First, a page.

Heat rash is not an uncommon skin condition wherein there is intense itching of the skin that often feels stinging or prickly. It also commonly called miliaria, sweat rash or prickly heat. Heat rash occurs when a person sweats excessively and blocks one of the sweat glands, thus perspiration is trapped under the skin. This results to tiny red bumps in a region of red skin. These bumps usually appear on the clothed area of the body such as the upper chest, abdomen, back, neck, armpits, or groin.
Heat rashes usually resolve on their own. However, in severe cases, they may develop into heat cramps, the first of a three-part spectrum of heat-related illnesses, which can progress further to heat exhaustion and finally heatstroke, a serious condition and is considered a medical emergency.Similar to the heat-related illnesses, heat rash is more common in hot, humid conditions. Although it is most common in infants, it can occur to any one at any age.
Types and Symptoms of Heat Rash
There are three types of heat rash, each varied by their symptoms and location in the skin. Infants may not always be verbal about their symptoms so it is best to watch out for any of the following:
- Miliaria crystallina
- Mildest form
- Affects the top layer of the epidermis only
- Symptoms: clear, fluid-filled blisters and bumps that easily break that are not usually itchy
- Miliaria rubra
- Also called prickly heat
- Occurs deeper in the epidermis
- Symptoms: red bumps that are itchy or prickly in the affected region with little or no sweating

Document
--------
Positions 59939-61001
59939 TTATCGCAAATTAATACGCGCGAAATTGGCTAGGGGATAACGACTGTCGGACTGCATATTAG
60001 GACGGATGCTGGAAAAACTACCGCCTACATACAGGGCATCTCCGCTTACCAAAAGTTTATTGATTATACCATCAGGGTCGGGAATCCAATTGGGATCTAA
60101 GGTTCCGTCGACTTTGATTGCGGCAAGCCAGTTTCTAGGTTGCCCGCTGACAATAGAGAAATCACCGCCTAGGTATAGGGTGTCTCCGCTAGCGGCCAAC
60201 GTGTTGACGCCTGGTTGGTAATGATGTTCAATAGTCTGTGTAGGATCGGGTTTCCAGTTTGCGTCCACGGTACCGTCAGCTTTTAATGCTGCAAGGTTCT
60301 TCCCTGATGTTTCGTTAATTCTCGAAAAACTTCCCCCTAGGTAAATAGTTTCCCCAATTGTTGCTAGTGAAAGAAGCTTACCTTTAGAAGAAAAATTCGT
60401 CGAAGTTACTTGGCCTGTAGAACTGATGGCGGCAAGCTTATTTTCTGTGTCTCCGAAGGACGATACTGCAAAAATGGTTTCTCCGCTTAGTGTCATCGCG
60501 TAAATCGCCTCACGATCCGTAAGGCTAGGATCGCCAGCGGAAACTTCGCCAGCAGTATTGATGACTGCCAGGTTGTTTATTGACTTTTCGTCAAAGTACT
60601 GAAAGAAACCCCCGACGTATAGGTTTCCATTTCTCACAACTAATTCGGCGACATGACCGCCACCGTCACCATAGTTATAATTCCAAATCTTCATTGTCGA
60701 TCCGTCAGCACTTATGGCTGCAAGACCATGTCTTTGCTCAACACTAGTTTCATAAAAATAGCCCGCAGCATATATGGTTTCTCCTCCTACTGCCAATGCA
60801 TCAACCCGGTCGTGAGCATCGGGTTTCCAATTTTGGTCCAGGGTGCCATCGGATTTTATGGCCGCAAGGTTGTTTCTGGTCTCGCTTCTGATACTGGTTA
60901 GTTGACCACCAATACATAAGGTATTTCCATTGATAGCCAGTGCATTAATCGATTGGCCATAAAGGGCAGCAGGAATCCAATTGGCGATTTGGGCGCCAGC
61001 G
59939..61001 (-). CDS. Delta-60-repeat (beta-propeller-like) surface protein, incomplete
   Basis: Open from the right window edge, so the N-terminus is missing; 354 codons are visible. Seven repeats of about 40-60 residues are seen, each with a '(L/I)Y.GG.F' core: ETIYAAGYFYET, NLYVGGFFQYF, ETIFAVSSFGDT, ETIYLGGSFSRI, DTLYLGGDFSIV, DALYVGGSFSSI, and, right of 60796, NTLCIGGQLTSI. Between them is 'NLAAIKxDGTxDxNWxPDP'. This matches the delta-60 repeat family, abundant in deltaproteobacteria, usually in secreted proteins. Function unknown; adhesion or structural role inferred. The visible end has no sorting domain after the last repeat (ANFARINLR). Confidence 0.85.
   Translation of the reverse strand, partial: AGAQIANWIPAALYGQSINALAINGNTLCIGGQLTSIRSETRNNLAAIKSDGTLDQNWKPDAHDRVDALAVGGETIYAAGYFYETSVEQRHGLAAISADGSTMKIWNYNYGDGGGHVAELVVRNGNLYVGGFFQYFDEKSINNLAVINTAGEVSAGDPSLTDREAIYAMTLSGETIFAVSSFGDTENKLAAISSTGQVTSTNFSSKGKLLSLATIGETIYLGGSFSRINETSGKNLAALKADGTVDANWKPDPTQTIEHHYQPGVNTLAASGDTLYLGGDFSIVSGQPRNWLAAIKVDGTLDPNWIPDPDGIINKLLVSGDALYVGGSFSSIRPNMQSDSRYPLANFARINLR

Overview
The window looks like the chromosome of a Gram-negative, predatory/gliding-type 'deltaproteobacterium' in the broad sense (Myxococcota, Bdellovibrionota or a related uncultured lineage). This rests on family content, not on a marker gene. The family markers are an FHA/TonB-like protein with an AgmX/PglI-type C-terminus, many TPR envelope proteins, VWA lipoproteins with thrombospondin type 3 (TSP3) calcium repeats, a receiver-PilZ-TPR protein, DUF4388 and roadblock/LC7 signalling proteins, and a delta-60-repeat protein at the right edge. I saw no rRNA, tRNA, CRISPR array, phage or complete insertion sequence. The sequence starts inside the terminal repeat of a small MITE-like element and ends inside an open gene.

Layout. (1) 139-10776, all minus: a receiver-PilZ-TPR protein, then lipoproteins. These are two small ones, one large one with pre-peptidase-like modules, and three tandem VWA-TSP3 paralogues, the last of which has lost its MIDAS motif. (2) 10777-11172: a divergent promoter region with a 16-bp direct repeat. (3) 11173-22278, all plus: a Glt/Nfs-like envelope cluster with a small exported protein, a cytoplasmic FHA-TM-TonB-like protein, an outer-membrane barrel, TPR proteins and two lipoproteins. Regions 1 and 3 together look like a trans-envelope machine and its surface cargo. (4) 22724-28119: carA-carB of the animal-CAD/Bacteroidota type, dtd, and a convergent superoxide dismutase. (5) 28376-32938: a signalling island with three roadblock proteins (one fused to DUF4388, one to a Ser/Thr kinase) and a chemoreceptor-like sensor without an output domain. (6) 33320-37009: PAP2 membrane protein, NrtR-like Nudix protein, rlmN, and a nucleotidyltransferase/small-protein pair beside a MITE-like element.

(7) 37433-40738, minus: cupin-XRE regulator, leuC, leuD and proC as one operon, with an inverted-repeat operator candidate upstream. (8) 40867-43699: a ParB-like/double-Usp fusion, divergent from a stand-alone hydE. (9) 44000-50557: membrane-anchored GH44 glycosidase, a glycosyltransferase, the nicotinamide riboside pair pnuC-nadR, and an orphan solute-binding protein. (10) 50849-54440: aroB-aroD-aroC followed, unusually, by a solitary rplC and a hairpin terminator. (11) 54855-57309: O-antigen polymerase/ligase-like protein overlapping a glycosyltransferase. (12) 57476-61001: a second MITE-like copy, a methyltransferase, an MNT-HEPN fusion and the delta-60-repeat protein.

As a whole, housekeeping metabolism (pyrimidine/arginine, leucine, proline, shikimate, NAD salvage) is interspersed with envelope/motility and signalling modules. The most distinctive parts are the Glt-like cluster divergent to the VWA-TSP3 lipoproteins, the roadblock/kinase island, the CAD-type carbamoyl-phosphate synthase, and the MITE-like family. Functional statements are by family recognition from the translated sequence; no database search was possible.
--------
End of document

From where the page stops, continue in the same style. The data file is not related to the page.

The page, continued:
- Miliaria profunda
- More common in adults with repeated spells of miliaria rubra
- Affects the dermis, the deeper layer of the skin
- Symptoms: firm, fresh-coloured gashes that apply soon after completing an activity but there is little or no sweating
What Causes Heat Rash?
It is not always known why the sweat ducts become clogged, but several factors are said to influence the blocking of the ducts.
- Tropical climates
- Immature sweat ducts, particularly in newborns
- Strenuous physical activity that leads to extensive sweating
- Wearing too much clothes or too thick clothes
- Particular fabrics
- Heavy creams and ointments
- Prolonged stay in the bed, especially if with fever
How is Heat Rash Given First Aid Treatment?
Heat rash can be treated at home to relieve of symptoms and reduce discomfort. It does not usually require medical treatment, except in severe cases.
- Avoid sweating. If possible, stay in air-conditioned rooms. If this is not possible, stay in rooms with well-circulated air.
- Avoid wearing thick clothes, but rather, wear lightweight clothes.
- In cases of itching, calamine lotion may be applied topically to relieve of itching.
- To prevent the glands from clogging, anhydrous lanolin may be applied topically.
- In severe cases, topical steroid may also be applied.
Disclaimer: This article should not serve as substitute for medical advice nor medical treatment. It is highly recommended for parents and caregivers to join in Standard Childcare First Aid Courses to learn to apply first aid in cases where it might be necessary, such as in heat rash.